-By Julia Steege-Reimann-
Since 2017, both violent and property crimes have decreased by about 30 percent in Woodinville, Wash.
So how did Woodinville create a much safer community? Lots of personal touches and feedback from residents and businesses.
“It’s not uncommon to see Woodinville officers handing out stickers and balloons at community events or accepting an invitation to drive to a child’s house to wish them a happy birthday,” said Maia Knox, Management Analyst for Woodinville.
In addition to prioritizing a personal touch, Woodinville is deeply committed to resident feedback. The City regularly conducts The National Community Survey (The NCS) to gather feedback from community members. The survey reveals improvements on multiple aspects of safety between 2017 to 2019, as indicated by The NCS. Such components include overall feeling of safety, police and crime prevention.
“The NCS shows that Woodinville has significantly improved safety over the past few years. For that they should be very proud,” said Damema Mann, Director of National Engagement for Polco.
Woodinville’s efforts led to a 2020 Voice of the People Award for Transformation in Safety. This is the only national award that honors local governments based on feedback from residents. The award is presented by Polco / National Research Center (NRC) and the International City & County Management Association (ICMA). This award acknowledges local governments that make significant improvements on The NCS ratings and that take the best actions on behalf of their communities.
The Woodinville Police Department focuses significantly on increasing its positive interactions with the community. You can frequently see Woodinville Police in the community championing donation-based events such as “Shop with a Cop” and “Toys for Tots,” which help kids in need during the holidays.
Additionally, The Woodinville Police Department increases its visibility through meetings to support neighborhood crime prevention and assigning extra police presence to the downtown corridor during the holiday shopping season.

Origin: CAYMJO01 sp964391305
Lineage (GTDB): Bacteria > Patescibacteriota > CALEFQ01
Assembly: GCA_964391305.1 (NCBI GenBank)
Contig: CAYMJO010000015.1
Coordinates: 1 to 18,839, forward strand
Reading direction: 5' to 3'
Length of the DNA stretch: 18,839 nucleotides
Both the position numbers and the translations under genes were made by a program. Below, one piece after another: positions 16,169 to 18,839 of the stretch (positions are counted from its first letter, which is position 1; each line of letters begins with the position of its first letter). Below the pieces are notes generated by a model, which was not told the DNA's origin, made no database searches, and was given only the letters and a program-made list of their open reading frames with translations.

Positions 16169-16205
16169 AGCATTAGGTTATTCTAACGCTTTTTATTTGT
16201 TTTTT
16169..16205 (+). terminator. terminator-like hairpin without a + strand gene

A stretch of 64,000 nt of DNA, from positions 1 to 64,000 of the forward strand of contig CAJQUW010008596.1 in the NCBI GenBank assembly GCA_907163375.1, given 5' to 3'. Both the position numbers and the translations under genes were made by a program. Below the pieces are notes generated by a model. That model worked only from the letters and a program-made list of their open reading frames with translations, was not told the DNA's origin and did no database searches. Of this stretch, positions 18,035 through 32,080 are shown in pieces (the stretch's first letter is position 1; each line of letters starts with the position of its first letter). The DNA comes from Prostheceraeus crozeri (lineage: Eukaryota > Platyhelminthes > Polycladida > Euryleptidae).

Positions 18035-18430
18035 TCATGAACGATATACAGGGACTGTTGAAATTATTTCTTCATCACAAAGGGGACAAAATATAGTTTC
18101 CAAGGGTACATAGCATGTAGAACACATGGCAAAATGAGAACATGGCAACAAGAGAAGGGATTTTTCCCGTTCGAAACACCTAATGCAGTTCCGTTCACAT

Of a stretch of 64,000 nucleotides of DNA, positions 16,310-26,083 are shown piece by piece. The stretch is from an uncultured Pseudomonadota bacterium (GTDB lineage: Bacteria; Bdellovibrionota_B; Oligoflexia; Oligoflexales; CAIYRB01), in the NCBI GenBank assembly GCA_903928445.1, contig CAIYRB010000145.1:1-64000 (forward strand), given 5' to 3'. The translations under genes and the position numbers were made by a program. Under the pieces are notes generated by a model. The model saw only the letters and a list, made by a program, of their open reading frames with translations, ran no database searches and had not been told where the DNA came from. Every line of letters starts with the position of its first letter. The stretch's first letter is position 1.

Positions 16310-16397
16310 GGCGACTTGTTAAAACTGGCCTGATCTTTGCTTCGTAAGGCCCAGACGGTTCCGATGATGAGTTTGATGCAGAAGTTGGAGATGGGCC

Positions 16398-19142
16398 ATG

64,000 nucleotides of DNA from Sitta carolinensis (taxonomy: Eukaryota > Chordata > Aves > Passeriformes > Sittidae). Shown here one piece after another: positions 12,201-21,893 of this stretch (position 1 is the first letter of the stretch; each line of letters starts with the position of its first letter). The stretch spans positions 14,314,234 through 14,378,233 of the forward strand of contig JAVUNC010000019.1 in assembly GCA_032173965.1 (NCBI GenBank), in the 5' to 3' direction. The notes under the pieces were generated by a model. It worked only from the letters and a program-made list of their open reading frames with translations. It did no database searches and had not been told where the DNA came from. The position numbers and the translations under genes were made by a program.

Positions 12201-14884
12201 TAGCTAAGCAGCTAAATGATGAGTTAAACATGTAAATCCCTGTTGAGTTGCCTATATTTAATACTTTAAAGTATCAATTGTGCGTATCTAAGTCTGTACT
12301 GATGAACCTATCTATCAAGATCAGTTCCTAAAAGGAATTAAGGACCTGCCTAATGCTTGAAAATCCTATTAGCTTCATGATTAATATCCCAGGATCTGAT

The Woodinville Police Chief’s social media presence has also helped to improve the relationship between residents and police. In a few short years, Chief Katie Larson has grown the Police Department Facebook page to reach more than 3,000 followers.
“She accomplished this by taking time to explain tough concepts, highlighting positive community news, and, in her words, ‘just being a human,’” said Knox.
In addition to the great work being done by the Police Department, The City’s Emergency Management Division has recently made strides to improve emergency preparedness.
The City uses digital media to proactively communicate with residents about risks such as earthquakes and snow storms.
Behind the scenes, the Emergency Management Division convenes a committee of representatives from partner agencies. They also plan to co-locate the City’s emergency operations center at Fire District headquarters. This increased coordination allows the City to better anticipate risks and respond to emergencies.
As Woodinville’s Emergency Management and Police Department leaders look towards the future, they aim to keep improving the City’s safety.
Emergency Management leaders plan to use mailers and digital media to increase messaging about emergency preparedness tips, tricks, and best practices. They also plan to implement a mobile app residents can use to report risks and hazards. Last, they plan to form a local Citizen Emergency Response Team.
The Woodinville Police Department plans to hire a business district liaison and formalize programs related to business crime prevention. They also plan to hire an advocate who can assist crime victims with issues related to domestic violence, social service resources, and navigating the legal system. Last, the PD is working to develop new methods of seeking feedback from community members who use police services.
“City leadership and staff are proud of our recent accomplishments in the area of Public Safety. We look forward to making the community feel safer each year,” said Knox.